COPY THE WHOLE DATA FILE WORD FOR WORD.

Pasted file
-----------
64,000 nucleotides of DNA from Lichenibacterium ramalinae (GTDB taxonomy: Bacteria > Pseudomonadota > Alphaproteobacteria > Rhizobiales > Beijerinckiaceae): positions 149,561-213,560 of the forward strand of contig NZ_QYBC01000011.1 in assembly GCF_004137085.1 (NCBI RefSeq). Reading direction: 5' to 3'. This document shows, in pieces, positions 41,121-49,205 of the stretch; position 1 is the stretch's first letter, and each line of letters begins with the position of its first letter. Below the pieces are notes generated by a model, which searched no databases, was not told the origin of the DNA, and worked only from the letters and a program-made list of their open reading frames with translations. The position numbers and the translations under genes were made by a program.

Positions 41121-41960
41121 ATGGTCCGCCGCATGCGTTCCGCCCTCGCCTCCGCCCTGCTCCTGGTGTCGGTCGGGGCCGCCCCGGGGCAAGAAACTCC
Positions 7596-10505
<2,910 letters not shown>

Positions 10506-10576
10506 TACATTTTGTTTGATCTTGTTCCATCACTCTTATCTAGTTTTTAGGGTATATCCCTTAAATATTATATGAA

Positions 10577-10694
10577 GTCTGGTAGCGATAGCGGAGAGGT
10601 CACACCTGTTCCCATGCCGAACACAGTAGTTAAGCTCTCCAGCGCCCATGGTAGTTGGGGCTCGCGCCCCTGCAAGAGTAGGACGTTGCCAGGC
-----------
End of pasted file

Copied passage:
64,000 nucleotides of DNA from Lichenibacterium ramalinae (GTDB taxonomy: Bacteria > Pseudomonadota > Alphaproteobacteria > Rhizobiales > Beijerinckiaceae): positions 149,561-213,560 of the forward strand of contig NZ_QYBC01000011.1 in assembly GCF_004137085.1 (NCBI RefSeq). Reading direction: 5' to 3'. This document shows, in pieces, positions 41,121-49,205 of the stretch; position 1 is the stretch's first letter, and each line of letters begins with the position of its first letter. Below the pieces are notes generated by a model, which searched no databases, was not told the origin of the DNA, and worked only from the letters and a program-made list of their open reading frames with translations. The position numbers and the translations under genes were made by a program.

Positions 41121-41960
41121 ATGGTCCGCCGCATGCGTTCCGCCCTCGCCTCCGCCCTGCTCCTGGTGTCGGTCGGGGCCGCCCCGGGGCAAGAAACTCC
Positions 7596-10505
<2,910 letters not shown>

Positions 10506-10576
10506 TACATTTTGTTTGATCTTGTTCCATCACTCTTATCTAGTTTTTAGGGTATATCCCTTAAATATTATATGAA

Positions 10577-10694
10577 GTCTGGTAGCGATAGCGGAGAGGT
10601 CACACCTGTTCCCATGCCGAACACAGTAGTTAAGCTCTCCAGCGCCCATGGTAGTTGGGGCTCGCGCCCCTGCAAGAGTAGGACGTTGCCAGGC